This project will evaluate the Maine Patient-Centered Medical Home (PCMH) Pilot, a three-year multi-payer statewide demonstration project being conducted in 26 primary care practices in Maine. The premise of the Pilot is that the resources provided to practices through the Pilot (including enhanced payments, training, consultation, and learning collaboratives) will lead to practice transformation and a higher level of functionality as medical homes, which in turn will lead to improvements in quality of care, efficiency, and patient/family satisfaction. The goal of the implementation evaluation is to describe the processes used to implement the Maine PCMH and the factors that affect practices ability to implement the Pilot and ultimately to achieve its purposes. Findings will provide practical guidance to the practices, the Pilot conveners, including MaineCare, the Maine Quality Forum, and other quality improvement organizations for use in their technical assistance and collaborative efforts.
Cutler Institute for Health and Social Policy
Patient Centered Medical Home Evaluation
Cutler Institute awarded $600,000 to help youth raised in foster system
USM's Cutler Institute for Health and Social Policy has been awarded a $600,000 grant to help young people raised in Maine's foster system to prepare for college and the workforce.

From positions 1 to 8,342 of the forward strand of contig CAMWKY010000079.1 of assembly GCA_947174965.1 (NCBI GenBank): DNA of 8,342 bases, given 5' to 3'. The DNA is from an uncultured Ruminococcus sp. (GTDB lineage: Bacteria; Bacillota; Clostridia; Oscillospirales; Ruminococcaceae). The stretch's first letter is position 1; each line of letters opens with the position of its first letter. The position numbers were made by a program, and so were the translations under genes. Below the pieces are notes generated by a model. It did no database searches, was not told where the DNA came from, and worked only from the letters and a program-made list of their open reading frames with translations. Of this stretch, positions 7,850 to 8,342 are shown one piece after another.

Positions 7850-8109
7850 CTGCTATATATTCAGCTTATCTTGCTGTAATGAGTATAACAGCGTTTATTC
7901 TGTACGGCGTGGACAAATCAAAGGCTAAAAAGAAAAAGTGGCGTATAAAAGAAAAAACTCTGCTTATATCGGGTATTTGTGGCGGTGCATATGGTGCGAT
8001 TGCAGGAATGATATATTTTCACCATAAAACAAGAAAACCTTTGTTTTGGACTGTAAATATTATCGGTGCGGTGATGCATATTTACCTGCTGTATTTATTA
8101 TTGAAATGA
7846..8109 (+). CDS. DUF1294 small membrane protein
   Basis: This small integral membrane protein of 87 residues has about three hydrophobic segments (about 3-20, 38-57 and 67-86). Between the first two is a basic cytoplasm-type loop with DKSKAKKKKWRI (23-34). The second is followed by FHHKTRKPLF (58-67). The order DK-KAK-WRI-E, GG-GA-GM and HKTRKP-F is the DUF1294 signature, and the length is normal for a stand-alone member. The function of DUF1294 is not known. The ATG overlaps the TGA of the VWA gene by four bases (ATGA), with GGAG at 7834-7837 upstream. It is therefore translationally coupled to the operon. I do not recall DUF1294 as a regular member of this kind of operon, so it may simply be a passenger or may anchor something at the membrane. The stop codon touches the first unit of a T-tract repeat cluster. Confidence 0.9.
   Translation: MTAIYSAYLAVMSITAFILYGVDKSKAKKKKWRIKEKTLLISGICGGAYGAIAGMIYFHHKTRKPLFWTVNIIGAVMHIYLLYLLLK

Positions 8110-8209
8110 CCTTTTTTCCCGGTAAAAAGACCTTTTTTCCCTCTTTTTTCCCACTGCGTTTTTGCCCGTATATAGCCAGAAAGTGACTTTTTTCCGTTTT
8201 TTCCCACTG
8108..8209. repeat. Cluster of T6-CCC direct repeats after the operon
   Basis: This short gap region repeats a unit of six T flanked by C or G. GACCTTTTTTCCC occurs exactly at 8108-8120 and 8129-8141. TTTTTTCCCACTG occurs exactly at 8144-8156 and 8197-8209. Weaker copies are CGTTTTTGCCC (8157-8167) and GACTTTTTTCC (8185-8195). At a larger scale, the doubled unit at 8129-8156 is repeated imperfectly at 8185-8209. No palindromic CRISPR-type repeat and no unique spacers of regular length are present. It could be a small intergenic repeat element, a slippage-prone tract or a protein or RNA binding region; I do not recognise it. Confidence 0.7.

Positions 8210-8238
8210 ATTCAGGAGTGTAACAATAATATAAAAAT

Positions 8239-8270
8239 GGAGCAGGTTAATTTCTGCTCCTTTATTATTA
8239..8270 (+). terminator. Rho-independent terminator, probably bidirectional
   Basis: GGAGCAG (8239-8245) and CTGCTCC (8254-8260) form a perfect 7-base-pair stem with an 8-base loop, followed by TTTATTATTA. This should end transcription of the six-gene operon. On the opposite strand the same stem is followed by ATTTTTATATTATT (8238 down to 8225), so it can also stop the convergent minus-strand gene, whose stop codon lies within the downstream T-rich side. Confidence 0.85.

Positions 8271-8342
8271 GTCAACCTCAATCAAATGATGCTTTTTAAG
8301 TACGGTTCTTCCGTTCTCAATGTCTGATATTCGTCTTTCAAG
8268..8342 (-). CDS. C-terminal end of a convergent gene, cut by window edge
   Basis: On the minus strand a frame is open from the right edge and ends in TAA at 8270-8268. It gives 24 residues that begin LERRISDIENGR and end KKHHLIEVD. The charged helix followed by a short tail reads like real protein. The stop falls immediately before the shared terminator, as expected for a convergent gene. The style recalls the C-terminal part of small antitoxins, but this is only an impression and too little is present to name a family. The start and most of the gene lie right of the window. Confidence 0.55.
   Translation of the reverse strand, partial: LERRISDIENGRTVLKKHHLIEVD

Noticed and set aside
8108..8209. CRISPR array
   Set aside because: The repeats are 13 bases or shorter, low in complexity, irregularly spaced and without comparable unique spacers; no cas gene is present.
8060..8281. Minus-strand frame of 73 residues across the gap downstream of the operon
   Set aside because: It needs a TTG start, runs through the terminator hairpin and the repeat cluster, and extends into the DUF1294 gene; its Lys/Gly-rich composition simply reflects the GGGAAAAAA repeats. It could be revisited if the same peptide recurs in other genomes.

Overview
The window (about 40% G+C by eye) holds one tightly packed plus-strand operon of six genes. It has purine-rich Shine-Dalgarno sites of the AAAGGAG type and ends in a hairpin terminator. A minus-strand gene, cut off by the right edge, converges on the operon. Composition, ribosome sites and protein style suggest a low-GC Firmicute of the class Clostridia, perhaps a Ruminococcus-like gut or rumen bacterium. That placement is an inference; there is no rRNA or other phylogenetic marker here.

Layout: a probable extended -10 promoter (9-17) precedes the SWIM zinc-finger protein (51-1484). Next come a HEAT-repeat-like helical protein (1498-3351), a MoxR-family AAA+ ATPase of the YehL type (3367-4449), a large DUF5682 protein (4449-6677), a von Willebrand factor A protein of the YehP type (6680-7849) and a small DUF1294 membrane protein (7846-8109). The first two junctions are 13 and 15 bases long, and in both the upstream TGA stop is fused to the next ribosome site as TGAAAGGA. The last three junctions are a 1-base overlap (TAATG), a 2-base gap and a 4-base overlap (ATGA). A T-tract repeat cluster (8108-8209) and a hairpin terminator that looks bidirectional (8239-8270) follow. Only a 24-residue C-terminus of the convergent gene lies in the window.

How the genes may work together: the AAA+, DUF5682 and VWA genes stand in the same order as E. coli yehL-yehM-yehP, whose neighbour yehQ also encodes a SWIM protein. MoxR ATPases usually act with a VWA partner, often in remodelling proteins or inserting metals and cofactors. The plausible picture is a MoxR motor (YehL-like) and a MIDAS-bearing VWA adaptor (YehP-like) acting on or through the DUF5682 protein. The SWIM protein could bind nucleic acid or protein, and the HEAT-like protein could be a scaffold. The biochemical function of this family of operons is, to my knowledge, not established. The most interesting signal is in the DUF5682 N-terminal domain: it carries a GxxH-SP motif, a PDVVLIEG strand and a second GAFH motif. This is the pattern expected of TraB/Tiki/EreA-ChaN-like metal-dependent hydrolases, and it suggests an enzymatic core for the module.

The money comes from the Annie E. Casey Foundation as part of a $5.4 million national effort aimed at youth who are homeless or in either the foster care or juvenile justice systems.
"Many of these young people have suffered abuse or trauma and were raised in poverty and neglect," said Marty Zanghi, the Cutler Center's youth development director.
The money -- including an expected $400,000 more in matching funds -- will pay for contracted work with agencies in the target areas, starting with the greater Portland area and Penobscot, Kennebec and Somerset counties.
Nationally and in Maine, only about 3 percent of people who grow up in the foster care system achieve a college degree, he said.
"It's dramatically lower than the rate for the general population," Zanghi said. "It's a horrible outcome."
It doesn't have to be that way, though.
"There are young people that overcome these circumstances," he said. "I know people who have master's degrees and Ph.Ds."
The Casey Foundation's national effort is being called the "Learn and Earn to Achieve Potential" (LEAP) initiative.
The initiative is working on partnerships in Maine and nine other areas: Alaska, Arizona, California, Massachusetts, Michigan, Minnesota, Nebraska and New York. In each case, people will adapt two evidence-based models to meet the needs of these youth, including support to address the trauma they may have experienced in their lives.
In Maine, the work will include a pair of successful programs, Jobs for Maine Graduates (JMG) and Jobs for the Future. Results will be carefully tracked, Zanghi said.
After the first year, the program is expected to grow.
"Eventually, the additional help will be available to all children, 14 and over, in the foster care system in the state of Maine," Zanghi said.